January 1, 1970There are very few loves instantly identified. But it is easy to remember the very moment I fell in love with new potatoes. It was a cool day in the countryside around London. The friend I was staying with suggested we go to a you-pick-it farm for our vegetables.
We went into the farm shed and rooted around baskets full of small potatoes. Falling to the bottom were the tiniest of new potatoes, thumb-sized, oddly shaped. We scooped them up, taking the smallest of them into our opened bags. Her small son kept pulling them out from the bags to look at them, marveling that they were marble-sized, but not round. It was my introduction to fingerling potatoes.
We took them to her home and washed them, barely scraping off the delicate skin before boiling them briefly. We tossed the drained potatoes with butter, a little salt and pepper. We binged on them -- that is all we ate for dinner. They were truly apples of the earth, and were totally satisfying. (Her son, a strapping lad of 18, visited my husband and I a few weeks ago, and at 6 ft.apparently hardly suffered from a night of just potatoes.)
Since then my love has been unabashed. I have fallen for purple (usually called blue), red, white, and yellow potatoes. I love nothing more than serving them all together, a cascade of colors.
Karen and Daniel Kennertly on Wadmalow Island, regularly at the Charleston Farmer’s Market, have joined a project inititated by Dr. Richard Hassell of the Clemson Research Center. (Dr. Hassell was not available for comment.) Part of it is to get this area identified with growing potatoes again, as Daniel Kennertly’s father did when Daniel was a boy. His father had 30-40 acres just for supplying enough potatoes for a potato chip company. “ In fact,” Daniel says, “at one time Charleston grew more potatoes than camelias.”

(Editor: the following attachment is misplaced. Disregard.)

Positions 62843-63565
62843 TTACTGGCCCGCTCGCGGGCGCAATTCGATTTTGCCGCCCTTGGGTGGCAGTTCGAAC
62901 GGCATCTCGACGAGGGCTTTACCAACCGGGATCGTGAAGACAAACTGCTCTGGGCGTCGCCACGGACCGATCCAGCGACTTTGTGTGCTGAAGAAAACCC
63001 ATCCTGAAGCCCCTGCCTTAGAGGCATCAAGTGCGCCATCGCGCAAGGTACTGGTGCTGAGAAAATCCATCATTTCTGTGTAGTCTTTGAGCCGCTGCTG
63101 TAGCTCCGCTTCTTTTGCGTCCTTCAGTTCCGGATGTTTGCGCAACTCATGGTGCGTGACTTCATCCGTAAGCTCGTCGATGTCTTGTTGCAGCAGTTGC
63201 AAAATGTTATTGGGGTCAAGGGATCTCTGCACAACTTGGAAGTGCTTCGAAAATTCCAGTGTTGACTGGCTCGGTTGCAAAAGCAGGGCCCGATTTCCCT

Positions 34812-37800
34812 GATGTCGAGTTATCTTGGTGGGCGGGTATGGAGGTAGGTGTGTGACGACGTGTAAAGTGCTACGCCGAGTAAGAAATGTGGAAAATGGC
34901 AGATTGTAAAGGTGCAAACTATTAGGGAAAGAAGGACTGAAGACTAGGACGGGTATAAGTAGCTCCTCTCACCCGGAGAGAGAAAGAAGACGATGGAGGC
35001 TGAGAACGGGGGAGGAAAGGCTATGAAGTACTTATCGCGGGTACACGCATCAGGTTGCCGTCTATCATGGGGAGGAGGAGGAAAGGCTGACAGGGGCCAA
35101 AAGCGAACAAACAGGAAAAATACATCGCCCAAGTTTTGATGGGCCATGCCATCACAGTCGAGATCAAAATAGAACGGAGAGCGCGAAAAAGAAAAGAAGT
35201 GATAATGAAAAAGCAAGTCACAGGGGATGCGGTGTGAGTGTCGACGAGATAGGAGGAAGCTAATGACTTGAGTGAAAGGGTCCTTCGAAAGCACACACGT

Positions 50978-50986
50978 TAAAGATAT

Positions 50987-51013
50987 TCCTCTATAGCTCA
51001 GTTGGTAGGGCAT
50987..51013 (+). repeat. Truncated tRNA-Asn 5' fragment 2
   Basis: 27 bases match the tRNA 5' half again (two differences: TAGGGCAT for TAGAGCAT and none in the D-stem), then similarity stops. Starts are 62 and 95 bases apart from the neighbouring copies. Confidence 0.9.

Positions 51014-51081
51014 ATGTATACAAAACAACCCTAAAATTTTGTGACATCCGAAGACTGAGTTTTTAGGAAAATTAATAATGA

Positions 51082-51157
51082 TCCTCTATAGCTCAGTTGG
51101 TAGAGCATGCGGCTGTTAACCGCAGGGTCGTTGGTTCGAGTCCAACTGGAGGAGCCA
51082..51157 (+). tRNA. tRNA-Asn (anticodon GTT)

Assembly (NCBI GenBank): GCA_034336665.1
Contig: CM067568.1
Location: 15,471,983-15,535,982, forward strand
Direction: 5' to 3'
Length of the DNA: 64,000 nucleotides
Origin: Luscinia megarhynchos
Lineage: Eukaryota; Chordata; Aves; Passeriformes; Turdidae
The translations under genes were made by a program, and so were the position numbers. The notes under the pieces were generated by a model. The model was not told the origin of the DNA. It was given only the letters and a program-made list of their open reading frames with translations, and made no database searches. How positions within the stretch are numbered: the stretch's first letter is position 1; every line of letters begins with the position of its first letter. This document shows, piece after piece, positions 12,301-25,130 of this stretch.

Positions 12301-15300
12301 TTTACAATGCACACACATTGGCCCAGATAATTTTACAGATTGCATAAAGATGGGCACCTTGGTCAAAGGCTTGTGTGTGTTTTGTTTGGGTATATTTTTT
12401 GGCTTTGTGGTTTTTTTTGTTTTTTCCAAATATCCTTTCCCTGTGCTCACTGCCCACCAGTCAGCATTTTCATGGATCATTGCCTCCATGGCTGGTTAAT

The potatoes the Kennertly’s grow and sell at the Farmer’s Market are as varied as camelias. They grow 12 varieties, from seeds from all around the country. They have ones where the potato outside is red, middle is gold; red/white is red on outside white on inside like a sheet of potato; all blue - blue skinned and blue purple on inside. They are so experimental there re no names yet, just numbers. The one Mr. Kennertly likes best is red on the outside and red on the inside. The ones they are selling now are from the May crop, kept cold until sold.
Celeste Alper’s stand, just down from the Kennertly’s at the market, also sells local new and small potatoes from the Spring crop. Celeste says she has a different favorite for every year, but her all around favorite is the Ozette (also called “Swedish Peanuts”.) It’s a knobby, funny potato like a jerusalem artichoke, and has an incredible flavor.
Celeste, too, grows 12 varieties. They vary from year to year, depending on the growing conditions. She has a couple of yellows, a couple of the red fleshed, and one blue one. The Red thumb, which is red inside, is a fingerlng, so called because it is shaped like a finger rather than being round or oval. Other reds are the Huckleberry and Cranberry potatoes. She also sells the” All Blue” which is more like regular Idaho -- drier flesh --- and is used for blue potatoe chips. Peruvian blue, an heirloom potato from Peru, doesn’t do well here.. (Our environmnet typically is different than Peru.)
When Celeste and I were discussing our mutual love of these little nuggets of taste, we both agreed that new potatoes were great for snacking, and much better for you than something fried. I have long kept a jar of the “Italian Herbed Potatoes” (See recipe) in my refrigerator to deter me from the cookie jar. One potato can satisfy me more than a package of Thin Mints.
If all goes well, Charlestonians will have a special Thanksgiving or Christmas treat -- another crop of new potatoes. Both Celeste Alpers and the Kennertly’s are planting again soon, eager to put some creamers on our tables for the holidays. Fortunately, the Farmer’s Market will still be open.